HAMBURG (Reuters) - Europe’s largest sugar producer Suedzucker on Wednesday raised its full-year profit forecast, as it expects higher sugar prices to compensate for rising energy and raw materials costs.
Suedzucker raised its forecast for group operating profits in its financial year to February 2023 to between 530 million euros and 630 million euros ($524.4 million-$623.3 million) from a previous forecast of 450 million to 550 million euros.
The year before it posted operating profit of 332 million euros.
A spokesperson for Suedzucker, which has a wide range of non-sugar interests ranging from processed foods to biofuels, told Reuters the increase would be driven largely by an improved performance in its sugar sector.
"As we said in our last quarterly report, we are achieving and we expect to be able to achieve higher sugar prices in the second half of our financial year in our main markets," the spokesperson said.
"This will help compensate for the impact of higher raw materials and energy costs.”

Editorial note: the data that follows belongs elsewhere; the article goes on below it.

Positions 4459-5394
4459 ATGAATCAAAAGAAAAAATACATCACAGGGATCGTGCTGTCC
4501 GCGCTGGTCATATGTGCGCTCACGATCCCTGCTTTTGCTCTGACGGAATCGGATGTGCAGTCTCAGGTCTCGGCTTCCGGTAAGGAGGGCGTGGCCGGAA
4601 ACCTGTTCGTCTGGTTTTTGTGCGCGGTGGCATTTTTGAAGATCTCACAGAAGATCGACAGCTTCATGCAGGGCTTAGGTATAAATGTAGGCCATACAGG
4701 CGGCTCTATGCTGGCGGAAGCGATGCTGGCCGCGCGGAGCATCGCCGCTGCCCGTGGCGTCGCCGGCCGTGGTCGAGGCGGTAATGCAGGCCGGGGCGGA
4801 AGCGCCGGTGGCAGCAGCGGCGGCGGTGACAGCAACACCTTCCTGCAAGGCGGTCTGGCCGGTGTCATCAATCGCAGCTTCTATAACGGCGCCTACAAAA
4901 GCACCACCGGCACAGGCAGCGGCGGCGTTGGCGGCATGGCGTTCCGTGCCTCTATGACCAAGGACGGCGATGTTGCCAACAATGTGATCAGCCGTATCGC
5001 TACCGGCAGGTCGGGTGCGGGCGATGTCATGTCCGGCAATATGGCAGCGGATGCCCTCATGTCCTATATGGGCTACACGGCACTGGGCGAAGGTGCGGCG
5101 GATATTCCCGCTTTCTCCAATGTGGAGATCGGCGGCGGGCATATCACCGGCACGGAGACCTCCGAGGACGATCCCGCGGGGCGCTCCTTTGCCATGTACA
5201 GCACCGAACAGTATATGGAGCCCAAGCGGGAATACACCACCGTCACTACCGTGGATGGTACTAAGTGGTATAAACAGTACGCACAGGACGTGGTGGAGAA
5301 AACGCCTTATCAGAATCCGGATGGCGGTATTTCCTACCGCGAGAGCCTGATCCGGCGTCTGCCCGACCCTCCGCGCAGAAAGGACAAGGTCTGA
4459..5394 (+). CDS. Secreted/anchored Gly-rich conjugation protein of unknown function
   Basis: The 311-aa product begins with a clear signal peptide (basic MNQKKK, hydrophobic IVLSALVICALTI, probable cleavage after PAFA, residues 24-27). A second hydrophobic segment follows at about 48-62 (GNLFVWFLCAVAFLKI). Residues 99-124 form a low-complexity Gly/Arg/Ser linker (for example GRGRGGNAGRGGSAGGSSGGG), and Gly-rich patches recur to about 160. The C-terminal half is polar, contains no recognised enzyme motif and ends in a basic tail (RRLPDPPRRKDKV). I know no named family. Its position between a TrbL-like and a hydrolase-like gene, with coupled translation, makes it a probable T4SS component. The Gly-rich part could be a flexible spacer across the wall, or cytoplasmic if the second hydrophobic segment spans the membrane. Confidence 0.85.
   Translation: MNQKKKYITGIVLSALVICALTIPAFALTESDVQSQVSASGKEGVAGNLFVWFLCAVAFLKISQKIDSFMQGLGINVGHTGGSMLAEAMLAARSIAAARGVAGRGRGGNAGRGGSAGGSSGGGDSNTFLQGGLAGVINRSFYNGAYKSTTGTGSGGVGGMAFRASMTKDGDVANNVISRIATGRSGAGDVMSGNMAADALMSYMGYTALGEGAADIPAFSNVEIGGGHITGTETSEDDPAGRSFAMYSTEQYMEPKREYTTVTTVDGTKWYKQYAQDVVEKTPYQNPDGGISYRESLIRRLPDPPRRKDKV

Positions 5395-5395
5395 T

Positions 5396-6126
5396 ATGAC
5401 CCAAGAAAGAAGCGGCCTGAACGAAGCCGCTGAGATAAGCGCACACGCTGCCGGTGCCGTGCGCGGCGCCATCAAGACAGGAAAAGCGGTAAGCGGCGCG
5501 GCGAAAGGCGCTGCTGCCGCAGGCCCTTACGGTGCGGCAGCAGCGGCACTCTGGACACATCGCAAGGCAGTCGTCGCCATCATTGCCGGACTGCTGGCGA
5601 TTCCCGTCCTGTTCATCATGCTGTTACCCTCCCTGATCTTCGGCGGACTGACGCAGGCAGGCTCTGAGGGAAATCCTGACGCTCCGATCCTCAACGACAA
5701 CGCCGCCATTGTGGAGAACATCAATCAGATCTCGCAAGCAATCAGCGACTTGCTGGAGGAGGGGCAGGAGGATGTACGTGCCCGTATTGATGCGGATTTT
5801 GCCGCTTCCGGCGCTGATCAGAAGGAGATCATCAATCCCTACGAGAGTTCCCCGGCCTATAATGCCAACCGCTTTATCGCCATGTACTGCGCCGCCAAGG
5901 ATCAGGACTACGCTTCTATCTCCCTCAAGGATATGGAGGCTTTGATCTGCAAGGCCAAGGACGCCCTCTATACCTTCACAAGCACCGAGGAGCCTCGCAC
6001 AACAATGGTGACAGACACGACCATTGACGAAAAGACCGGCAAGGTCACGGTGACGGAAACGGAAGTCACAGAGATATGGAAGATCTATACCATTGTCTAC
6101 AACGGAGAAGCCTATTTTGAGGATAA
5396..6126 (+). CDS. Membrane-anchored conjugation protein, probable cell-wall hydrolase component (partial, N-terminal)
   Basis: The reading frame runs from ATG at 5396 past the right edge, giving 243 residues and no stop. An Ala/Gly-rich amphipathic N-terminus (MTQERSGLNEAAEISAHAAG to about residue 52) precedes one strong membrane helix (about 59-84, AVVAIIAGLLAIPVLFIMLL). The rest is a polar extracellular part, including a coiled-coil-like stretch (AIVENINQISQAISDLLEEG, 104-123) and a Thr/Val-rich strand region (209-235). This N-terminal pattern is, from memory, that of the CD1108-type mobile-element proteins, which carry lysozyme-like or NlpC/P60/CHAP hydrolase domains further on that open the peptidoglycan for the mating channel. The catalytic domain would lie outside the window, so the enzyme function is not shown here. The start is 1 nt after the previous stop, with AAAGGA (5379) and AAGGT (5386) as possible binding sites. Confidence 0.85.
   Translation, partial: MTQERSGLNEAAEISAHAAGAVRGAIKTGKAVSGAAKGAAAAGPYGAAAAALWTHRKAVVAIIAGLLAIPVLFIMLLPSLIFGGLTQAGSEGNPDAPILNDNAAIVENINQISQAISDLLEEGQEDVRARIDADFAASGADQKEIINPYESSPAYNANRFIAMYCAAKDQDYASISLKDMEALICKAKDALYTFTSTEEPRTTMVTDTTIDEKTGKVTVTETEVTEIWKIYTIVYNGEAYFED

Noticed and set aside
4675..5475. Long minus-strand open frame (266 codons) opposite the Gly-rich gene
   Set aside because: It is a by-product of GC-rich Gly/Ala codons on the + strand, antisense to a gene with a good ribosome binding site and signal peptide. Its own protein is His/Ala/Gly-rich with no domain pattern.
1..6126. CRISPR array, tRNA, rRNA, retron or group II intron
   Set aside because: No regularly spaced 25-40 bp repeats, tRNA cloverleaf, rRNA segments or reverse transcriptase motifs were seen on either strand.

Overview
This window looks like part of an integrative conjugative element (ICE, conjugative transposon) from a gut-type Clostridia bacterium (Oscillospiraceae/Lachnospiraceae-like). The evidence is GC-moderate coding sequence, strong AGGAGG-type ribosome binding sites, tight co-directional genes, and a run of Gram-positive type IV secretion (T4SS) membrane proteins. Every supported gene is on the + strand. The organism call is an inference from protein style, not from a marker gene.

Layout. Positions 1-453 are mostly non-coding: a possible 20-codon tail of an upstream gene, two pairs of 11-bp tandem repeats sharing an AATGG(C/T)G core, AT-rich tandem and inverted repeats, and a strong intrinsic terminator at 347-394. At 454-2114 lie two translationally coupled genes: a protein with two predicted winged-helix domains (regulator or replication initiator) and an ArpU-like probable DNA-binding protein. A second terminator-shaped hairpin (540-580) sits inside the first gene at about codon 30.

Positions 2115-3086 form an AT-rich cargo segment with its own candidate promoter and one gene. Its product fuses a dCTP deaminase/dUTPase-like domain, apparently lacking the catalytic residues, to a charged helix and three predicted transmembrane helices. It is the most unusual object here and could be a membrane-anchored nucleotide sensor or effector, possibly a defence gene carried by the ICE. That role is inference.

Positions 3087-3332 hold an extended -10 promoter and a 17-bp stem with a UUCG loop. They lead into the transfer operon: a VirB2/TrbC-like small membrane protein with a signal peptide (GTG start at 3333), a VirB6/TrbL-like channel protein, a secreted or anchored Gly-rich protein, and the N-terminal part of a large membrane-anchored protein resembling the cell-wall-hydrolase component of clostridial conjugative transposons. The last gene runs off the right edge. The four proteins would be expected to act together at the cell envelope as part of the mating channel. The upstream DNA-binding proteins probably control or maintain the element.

Germany’s sugar industry is among heavy gas users suffering from a plunge in Russian gas exports to Europe, which has sparked a continent-wide energy crisis.
The sugar processing season to refine this year’s beet crop is now underway in Germany and usually ends around early January.
“We have taken steps to ensure energy supplies in our factories this winter,” the spokesperson said. “We are now feeling confident that we will be able to come through this year’s sugar processing season with sufficient energy,”
“But overall, the situation in Europe with energy supplies is still uncertain.”
Sueducker stressed on Wednesday that the impact of the Ukraine war on its markets remain difficult to assess, while risks from the coronavirus pandemic also remain.
($1 = 1.0107 euros)
(Reporting by Michael Hogan; Editing by Jan Harvey)